"TOOT! TOOT! TOOT!": COMPLETE EARLY 20TH-CENTURY SET OF PANKO, THE WOMEN'S SUFFRAGE CARD GAME
(REED, Edward Tennyson, illustrator). Panko or Votes for Women. The Great Card Game Suffragists v. Anti-Suffragists. London: Peter Gurney, circa 1909. Forty-eight cards, measuring 2-1/2 by 3-1/2 inches, printed in color, versos with blue geometric block design and rectos with cartoons bordered with captions, unnumbered, together with original printed instruction sheet; housed in original card box. $3750.
A complete set of the most popular suffragette card game, Panko, charmingly illustrated by Punch cartoonist Edward Tennyson Reed.
The pack is split into two halves, with the illustrations for the four Suffragist suits heightened with purple and green coloring, depicting iconic suffragettes bearing the Votes for Women scroll and sash, and challenging a line of policemen, armed with umbrellas. Reed's illustrations for the four Anti-Suffragist suits are heightened with red and black coloring, and portray a series of stern-looking men standing in opposition to the women's cause; one particularly pointed sketch depicts a prison warden offering a meal to a hunger striker, the placard above reading "Holloway Restaurant" (for Holloway Prison, where Suffragists such as Emmeline Pankhurst and Emily Davison were imprisoned), with the caption "Faim de siècle"— a play on the phrase "Fin de siècle."
The game, which was distributed by the Women's Social and Political Union (WSPU) and a number of individual merchants across the country, was first advertised in Votes for Women in December 1909, and suffragette Mary Blathwayt is known to have given a set of Panko to her mother for Christmas that year. As Elizabeth Crawford writes, "the translation of the mechanics of the women's suffrage campaign into board and card games was a masterstroke that originated from within the Women's Social and Political Union. Not only were funds raised, but the message of the cause was brought into domestic circles where more rabid propaganda might not have been welcomed" (235).
Two variants of Panko have been identified. The first features a purple curlicue block design to the card versos and the rectos numbered at opposite corners with a 10, 20, 30, and 40 points system. The instructions sheet that typically accompanies these is headed "PANKO. Suffragists v. Anti-Suffragists," with ten rules total, the third of which provides an extended breakdown of the points system for each suite. The present set is an example of the second variant, the card versos decorated with a blue geometric block design and the cartoon rectos without the 10, 20, 30, 40 numbering. The instructions most often seen with these is in a different layout, headed "PANKO or 'Votes for Women,'" with twelve rules total, and no extended breakdown of the points system. It is possible that this variant is an earlier iteration of the game, circulated before the points system was clarified on the cards and instructions for subsequent packs, but no priority has been established. In all other aspects the sets are identical. Numbered sets in institutions and private collections include those at the Museum of London, Glasgow Women's Library, Ann Lewis Women's Suffrage Collection, and the Boston Athenaeum Library (the cataloguing of which describes the purple block design but makes no specific mention of the numbering). Examples of the unnumbered state are held at the LSE Women's Library, Ken Florey Suffrage Collection, and the Dana Porter Library at the University of Waterloo (but with the "Suffragists v. Anti-Suffragists" instructions sheet). See Elizabeth Crawford, The Women's Suffrage Movement: A Reference Guide 1866-1928. Marks of female ownership ("Lilian-Ruth Bright" faintly hand written in pencil to side of box, "L. R. Bright" hand written on instructions sheet verso, with note "Suffragist. - Toot-toot-toot" in the same hand).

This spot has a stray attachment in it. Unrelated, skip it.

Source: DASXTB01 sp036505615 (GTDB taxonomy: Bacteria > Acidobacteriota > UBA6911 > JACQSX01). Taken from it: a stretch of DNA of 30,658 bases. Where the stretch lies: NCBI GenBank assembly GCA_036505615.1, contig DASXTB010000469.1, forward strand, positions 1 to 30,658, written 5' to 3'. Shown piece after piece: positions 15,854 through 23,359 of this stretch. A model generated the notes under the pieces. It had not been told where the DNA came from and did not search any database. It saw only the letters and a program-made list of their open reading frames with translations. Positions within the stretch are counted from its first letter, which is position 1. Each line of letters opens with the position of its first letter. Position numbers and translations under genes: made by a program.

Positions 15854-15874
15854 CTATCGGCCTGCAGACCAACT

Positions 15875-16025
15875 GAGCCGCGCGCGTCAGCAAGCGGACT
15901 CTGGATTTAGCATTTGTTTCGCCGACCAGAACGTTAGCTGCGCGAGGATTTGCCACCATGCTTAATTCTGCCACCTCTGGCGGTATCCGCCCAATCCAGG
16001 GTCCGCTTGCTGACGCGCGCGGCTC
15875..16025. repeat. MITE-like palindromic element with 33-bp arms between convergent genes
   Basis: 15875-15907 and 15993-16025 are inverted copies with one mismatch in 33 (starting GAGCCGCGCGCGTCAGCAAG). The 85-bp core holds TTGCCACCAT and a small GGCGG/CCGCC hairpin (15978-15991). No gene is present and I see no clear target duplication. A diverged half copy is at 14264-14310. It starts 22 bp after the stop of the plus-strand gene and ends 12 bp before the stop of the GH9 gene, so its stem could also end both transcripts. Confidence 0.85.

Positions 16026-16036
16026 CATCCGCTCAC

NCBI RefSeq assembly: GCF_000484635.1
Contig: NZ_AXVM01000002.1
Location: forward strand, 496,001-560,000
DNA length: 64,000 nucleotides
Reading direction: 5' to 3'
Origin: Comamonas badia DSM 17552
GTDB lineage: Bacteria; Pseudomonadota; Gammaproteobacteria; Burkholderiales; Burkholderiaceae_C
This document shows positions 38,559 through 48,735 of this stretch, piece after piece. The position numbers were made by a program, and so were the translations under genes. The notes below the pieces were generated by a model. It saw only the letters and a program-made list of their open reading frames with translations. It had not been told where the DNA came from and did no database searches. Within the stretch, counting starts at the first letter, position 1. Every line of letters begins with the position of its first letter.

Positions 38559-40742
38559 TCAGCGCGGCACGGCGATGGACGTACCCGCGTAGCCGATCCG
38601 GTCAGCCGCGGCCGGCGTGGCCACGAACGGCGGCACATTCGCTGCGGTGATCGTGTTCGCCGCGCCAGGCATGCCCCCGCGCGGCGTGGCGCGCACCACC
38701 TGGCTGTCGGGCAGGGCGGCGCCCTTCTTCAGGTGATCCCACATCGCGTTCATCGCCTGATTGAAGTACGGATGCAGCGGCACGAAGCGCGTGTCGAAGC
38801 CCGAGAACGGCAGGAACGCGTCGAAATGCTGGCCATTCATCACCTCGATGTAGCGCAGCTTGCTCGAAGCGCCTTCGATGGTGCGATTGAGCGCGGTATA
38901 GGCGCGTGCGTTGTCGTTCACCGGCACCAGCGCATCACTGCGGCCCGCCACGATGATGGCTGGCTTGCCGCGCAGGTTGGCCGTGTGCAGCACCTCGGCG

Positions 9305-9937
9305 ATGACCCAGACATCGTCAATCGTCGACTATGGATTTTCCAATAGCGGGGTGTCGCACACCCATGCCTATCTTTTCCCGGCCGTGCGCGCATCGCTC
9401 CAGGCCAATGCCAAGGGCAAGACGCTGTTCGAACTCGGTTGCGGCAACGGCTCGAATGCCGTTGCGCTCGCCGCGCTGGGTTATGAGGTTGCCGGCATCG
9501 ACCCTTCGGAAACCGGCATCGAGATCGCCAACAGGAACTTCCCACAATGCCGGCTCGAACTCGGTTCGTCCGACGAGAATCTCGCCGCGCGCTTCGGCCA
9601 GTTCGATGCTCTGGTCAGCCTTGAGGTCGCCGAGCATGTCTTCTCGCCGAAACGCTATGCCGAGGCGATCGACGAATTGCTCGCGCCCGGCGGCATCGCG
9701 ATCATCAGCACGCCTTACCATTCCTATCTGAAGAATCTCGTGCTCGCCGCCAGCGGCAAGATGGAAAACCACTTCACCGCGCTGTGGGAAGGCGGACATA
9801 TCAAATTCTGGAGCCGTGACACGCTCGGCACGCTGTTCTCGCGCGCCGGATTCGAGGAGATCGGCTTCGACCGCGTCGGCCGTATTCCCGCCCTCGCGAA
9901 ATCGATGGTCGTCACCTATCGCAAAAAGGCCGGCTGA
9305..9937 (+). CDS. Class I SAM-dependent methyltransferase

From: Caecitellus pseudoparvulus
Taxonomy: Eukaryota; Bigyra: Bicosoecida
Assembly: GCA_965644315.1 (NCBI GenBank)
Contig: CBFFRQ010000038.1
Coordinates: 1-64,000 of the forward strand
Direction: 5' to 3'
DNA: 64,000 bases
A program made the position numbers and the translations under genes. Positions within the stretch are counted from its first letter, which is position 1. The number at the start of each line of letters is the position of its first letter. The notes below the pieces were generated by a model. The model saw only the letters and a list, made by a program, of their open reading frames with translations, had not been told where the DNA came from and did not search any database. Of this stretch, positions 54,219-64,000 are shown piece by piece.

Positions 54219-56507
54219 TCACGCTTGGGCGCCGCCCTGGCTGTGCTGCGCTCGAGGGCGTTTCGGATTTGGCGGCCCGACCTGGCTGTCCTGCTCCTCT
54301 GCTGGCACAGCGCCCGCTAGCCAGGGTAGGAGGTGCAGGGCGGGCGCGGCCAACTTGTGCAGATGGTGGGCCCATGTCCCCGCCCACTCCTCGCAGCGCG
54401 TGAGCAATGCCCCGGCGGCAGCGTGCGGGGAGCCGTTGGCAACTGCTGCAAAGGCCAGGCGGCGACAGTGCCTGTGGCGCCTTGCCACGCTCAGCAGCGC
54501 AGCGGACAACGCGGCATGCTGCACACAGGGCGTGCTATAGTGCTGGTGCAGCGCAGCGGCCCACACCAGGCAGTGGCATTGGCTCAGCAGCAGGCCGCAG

Instructions sheet creased from folding as usual, the box sturdy with some light wear and soiling, two of the joints a little split at foot, the top and bottom panels of the box missing, as sometimes seen. Overall excellent condition, cards sturdy and bright.